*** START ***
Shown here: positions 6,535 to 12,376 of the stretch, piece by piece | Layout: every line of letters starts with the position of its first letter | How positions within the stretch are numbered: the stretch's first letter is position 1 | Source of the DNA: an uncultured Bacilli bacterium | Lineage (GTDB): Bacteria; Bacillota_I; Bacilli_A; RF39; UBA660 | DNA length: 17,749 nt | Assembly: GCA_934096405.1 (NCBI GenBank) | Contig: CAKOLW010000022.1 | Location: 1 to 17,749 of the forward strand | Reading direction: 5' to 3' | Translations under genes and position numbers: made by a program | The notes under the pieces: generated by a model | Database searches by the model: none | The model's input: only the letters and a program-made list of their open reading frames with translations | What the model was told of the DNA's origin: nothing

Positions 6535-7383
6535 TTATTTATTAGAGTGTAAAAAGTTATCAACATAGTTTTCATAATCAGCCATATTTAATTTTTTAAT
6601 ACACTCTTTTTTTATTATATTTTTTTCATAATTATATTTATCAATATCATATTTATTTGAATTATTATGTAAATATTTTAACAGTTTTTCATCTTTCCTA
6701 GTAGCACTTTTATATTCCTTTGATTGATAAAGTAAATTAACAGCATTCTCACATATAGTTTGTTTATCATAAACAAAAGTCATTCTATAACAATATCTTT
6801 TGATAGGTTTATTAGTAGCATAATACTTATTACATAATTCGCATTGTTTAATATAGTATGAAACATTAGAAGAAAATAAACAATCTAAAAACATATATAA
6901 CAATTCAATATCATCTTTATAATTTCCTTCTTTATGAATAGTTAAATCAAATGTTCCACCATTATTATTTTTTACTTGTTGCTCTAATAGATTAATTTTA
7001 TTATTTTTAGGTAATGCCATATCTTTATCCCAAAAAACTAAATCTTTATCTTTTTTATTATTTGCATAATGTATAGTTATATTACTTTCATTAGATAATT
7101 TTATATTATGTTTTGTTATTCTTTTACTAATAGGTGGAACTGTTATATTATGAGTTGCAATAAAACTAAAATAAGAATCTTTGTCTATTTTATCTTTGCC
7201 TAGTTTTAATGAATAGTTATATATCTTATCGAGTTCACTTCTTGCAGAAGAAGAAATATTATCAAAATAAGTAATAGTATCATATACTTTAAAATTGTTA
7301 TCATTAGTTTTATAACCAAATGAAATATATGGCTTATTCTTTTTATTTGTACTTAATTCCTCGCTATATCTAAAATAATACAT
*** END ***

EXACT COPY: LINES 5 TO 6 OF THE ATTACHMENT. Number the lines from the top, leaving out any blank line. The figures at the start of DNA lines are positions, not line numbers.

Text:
6701 GTAGCACTTTTATATTCCTTTGATTGATAAAGTAAATTAACAGCATTCTCACATATAGTTTGTTTATCATAAACAAAAGTCATTCTATAACAATATCTTT
6801 TGATAGGTTTATTAGTAGCATAATACTTATTACATAATTCGCATTGTTTAATATAGTATGAAACATTAGAAGAAAATAAACAATCTAAAAACATATATAA